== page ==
- Pierre LeBrun, NHL
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LOS ANGELES -- The San Jose Sharks arrived in Los Angeles on Monday night a somewhat weary bunch after a Game 2 stinker which gave life to the underdog Kings.
They were downright puzzled after the Kings went up 4-0 in Game 3 on Tuesday night.
Now freeze that moment for a second. Go back to when Sharks goaltender Antti Niemi got pulled 44 seconds into the second period of Game 3. Remember how you felt when you processed the fact that the favored Sharks had given up eight goals in a row dating back to Game 2. It was ugly. You wondered if Sharks coach Todd McLellan's head might explode right there behind the bench.
Well, fast-forward five-plus periods of hockey, and the Sharks have since outscored the Kings 12-4 and are feeling mighty good about themselves after a pair of victories at the Staples Center, including Thursday night's 6-3 decision that gave them a 3-1 series lead.
"I think we just found our legs," Sharks captain Joe Thornton said of the turnaround. "We're going to the net with a purpose. Yeah, we're going now."
San Jose can wrap up this Western Conference quarterfinal series with a Game 5 victory Saturday night at HP Pavillion. That seemed like an unlikely possibility just around the time the Sharks were down 4-0 in Game 3.
But the superior talent has taken over in this series.
Thornton got his first goal of the playoffs Thursday night and looked his best so far. Ryane Clowe had two more goals to give him four in the series. Joe Pavelski scored his third, and all three top lines got on the board, a three-wave attack that the Kings have run out of ways to stop.
"We feel that we've got three lines that can score and match up with anybody, and right now they were," said Thornton.
"That depth is starting to show up the last couple of games," added Clowe, who has been a monster. "We're a tough team to stop when three lines are forechecking."
And it's not just the more talented team taking over. It's the more talented team understanding once again what it takes to win in the playoffs: paying the price. The cut over Thornton's left eye, evident in the dressing room after the game, underlined that renewed playoff lesson.
"We're a little more confident," said McLellan. "We're playing the right way. We're doing some of the little things that you have to do at this time of year to be successful. I still think there's room for improvement in our game, but it's a grind-it-out series. It's about being hard along the boards, hard around the net, and if we continue to understand that we'll give ourselves a chance to move ahead."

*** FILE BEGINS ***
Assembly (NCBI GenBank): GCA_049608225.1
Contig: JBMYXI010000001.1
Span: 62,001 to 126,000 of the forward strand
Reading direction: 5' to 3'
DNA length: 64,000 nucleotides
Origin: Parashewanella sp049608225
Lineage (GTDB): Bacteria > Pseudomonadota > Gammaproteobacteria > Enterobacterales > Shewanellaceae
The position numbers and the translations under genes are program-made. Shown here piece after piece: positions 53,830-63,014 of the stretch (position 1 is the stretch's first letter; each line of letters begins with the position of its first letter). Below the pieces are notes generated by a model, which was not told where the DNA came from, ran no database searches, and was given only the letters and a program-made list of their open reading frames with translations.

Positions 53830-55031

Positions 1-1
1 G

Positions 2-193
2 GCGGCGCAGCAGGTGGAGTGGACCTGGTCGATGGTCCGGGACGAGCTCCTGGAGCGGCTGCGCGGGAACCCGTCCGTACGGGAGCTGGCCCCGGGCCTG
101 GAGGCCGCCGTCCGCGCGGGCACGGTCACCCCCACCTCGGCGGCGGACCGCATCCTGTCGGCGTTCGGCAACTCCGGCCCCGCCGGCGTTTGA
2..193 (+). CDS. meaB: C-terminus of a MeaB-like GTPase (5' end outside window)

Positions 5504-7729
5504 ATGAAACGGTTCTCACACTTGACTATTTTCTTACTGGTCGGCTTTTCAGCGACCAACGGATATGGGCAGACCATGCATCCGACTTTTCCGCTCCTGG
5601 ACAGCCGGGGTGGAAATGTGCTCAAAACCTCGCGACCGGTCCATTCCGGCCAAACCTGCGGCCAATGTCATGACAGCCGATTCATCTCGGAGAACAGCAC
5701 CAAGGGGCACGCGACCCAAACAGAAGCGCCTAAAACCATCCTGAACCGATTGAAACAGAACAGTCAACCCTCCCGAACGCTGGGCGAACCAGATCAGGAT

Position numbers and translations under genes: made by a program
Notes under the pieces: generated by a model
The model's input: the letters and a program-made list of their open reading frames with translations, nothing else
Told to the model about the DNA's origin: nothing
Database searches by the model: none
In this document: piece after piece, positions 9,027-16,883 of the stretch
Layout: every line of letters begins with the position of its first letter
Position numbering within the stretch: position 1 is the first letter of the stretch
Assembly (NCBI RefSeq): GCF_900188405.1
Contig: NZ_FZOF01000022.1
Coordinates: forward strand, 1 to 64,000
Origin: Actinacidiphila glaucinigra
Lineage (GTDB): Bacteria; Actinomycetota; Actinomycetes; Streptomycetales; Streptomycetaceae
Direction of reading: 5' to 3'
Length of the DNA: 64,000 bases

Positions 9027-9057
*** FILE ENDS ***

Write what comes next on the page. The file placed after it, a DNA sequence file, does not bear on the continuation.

Kings goalie Jonathan Quick left San Jose last Saturday night having stopped 76 of 79 shots in the opening two games, and one wondered if he could perhaps steal this series. He has since given up 12 goals on 63 shots.
"There was no consideration to pulling Quick," said Kings coach Terry Murray. "Sometimes a goalie has to play through it. It's his game and he's got to work his way through it. You look at the goals, and they weren't the goalie's fault. Changing the goalie sends the wrong message to the team; everyone is in this together."
We're not for a second blaming all of this on Quick. The Kings have broken down defensively, and it has been a team effort. Having said that, Quick is very aggressive and comes out of his crease a lot to challenge the shooter. Plus, the Kings were blocking a ton of shots in the opening two games, and the Sharks have adjusted their shot strategy/selection by passing off for the backdoor play or faking shots to tee up a teammate.
"He's a tremendous goaltender," said McLellan. "He's real good at getting out and finding shots, and he doesn't give up many second opportunities. We're no different than any of the 16 teams in the playoffs -- we need to get people in and around [the net] and find that loose change."
The Kings did respond after going down 3-0 Thursday, scoring twice in the second period to make it interesting entering the third. But then the Sharks pushed again to blow it open.
"I really liked our competition to make it a 3-2 game," said Murray. "And then whatever happened in the third with giveaways, turnovers, lost faceoffs -- that's sometimes a hard thing to explain."
Now the Sharks head home and have a chance to cool off for the second round, like Detroit is doing now. It's important to have a short series if you intend to have a long playoff run, but these Sharks have proven themselves unpredictable in the past.
"We're going home where we've been taught a lesson by the Kings already once," said McLellan. "We'll be looking to put a better effort in front of our fans."
Pierre LeBrun covers the NHL for ESPN.com.